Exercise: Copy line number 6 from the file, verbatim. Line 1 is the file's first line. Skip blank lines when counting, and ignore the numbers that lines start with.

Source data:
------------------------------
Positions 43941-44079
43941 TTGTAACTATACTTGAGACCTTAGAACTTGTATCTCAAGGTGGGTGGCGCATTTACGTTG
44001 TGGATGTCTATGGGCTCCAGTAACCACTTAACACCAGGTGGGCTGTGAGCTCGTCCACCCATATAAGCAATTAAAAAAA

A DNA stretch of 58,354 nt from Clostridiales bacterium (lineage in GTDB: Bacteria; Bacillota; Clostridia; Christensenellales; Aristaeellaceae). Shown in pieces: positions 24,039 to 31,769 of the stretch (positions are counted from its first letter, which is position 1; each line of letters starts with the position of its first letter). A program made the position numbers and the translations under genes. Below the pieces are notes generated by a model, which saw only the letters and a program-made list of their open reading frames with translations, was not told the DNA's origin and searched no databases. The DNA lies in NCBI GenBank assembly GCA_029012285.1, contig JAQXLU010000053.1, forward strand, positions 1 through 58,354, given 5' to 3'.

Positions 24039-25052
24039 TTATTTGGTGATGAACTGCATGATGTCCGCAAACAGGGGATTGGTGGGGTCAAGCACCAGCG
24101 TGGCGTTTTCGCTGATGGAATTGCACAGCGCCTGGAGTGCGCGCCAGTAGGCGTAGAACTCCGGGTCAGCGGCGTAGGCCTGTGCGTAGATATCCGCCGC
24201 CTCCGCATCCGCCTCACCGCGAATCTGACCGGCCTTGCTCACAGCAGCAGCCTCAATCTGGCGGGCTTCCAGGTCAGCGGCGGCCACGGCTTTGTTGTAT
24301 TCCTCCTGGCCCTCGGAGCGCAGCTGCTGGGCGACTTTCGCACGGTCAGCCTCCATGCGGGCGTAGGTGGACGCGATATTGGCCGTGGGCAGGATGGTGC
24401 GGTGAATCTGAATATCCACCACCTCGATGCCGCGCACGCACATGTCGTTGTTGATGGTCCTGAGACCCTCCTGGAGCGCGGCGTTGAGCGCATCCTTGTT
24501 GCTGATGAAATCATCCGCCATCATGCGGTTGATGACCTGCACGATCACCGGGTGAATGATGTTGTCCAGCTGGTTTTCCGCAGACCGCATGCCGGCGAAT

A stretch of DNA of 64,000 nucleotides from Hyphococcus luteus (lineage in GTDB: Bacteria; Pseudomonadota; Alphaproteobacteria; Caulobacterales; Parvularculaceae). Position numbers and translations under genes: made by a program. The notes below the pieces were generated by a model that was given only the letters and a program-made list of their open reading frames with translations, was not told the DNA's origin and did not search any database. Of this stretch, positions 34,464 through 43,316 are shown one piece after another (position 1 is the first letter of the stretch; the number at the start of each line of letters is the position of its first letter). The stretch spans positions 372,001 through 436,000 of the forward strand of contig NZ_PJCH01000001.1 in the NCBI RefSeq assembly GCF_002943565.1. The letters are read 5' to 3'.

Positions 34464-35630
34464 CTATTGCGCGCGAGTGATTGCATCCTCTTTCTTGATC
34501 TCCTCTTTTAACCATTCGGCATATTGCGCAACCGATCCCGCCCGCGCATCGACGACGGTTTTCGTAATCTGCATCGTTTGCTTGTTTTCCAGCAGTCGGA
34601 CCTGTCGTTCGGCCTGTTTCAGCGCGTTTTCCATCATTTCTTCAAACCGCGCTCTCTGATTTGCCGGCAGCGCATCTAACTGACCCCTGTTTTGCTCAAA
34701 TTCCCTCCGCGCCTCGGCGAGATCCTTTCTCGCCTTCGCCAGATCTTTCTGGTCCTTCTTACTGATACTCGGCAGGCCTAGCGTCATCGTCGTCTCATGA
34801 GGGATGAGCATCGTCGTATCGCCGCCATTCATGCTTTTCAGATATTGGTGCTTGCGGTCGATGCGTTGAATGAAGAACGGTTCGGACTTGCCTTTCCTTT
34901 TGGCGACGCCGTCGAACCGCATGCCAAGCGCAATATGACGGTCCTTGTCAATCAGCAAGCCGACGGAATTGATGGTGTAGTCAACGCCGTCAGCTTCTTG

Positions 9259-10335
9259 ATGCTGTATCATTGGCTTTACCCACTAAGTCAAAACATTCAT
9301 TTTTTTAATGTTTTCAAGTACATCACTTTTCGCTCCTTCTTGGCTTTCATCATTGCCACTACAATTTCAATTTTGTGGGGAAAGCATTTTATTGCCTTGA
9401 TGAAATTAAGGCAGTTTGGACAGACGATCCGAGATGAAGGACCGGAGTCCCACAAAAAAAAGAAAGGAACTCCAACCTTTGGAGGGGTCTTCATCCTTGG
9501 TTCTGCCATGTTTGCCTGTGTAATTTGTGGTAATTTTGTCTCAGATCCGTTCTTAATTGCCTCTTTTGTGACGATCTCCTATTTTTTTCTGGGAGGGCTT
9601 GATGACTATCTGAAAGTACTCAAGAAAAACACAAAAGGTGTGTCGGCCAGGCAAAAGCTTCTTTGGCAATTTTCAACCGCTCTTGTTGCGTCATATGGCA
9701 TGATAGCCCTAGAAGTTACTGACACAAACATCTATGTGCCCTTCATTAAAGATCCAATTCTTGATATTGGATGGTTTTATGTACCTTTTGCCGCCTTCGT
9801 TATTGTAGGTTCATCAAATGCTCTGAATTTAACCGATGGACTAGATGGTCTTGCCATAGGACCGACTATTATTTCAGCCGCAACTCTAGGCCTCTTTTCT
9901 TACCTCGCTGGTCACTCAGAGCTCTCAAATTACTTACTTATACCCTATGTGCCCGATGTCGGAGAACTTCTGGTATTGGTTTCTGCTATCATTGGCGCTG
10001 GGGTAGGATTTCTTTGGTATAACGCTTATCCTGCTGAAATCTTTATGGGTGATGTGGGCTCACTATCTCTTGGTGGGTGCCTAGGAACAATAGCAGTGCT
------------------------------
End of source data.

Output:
24039 TTATTTGGTGATGAACTGCATGATGTCCGCAAACAGGGGATTGGTGGGGTCAAGCACCAGCG